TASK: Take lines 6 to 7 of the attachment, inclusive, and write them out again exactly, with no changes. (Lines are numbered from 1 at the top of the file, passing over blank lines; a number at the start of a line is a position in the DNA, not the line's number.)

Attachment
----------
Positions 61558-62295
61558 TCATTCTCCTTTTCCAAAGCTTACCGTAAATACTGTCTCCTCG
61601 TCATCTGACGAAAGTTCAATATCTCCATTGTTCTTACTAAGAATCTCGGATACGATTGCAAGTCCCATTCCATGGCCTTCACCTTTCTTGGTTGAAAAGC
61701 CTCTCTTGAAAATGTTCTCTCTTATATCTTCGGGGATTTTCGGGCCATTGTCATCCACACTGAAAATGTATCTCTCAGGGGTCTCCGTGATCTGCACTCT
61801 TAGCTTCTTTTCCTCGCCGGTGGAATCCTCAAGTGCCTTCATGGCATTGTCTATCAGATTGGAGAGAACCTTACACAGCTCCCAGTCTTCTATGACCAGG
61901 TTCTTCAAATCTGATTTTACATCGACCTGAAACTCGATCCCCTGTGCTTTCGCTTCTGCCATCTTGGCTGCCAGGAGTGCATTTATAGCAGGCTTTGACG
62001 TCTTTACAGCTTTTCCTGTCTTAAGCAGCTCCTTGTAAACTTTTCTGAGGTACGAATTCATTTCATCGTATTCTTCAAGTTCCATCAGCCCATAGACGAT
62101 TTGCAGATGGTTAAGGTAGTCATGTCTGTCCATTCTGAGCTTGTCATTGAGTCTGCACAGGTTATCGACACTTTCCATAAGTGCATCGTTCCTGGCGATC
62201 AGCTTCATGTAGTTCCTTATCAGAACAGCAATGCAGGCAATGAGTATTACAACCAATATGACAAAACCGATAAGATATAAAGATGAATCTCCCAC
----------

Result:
61901 TTCTTCAAATCTGATTTTACATCGACCTGAAACTCGATCCCCTGTGCTTTCGCTTCTGCCATCTTGGCTGCCAGGAGTGCATTTATAGCAGGCTTTGACG
62001 TCTTTACAGCTTTTCCTGTCTTAAGCAGCTCCTTGTAAACTTTTCTGAGGTACGAATTCATTTCATCGTATTCTTCAAGTTCCATCAGCCCATAGACGAT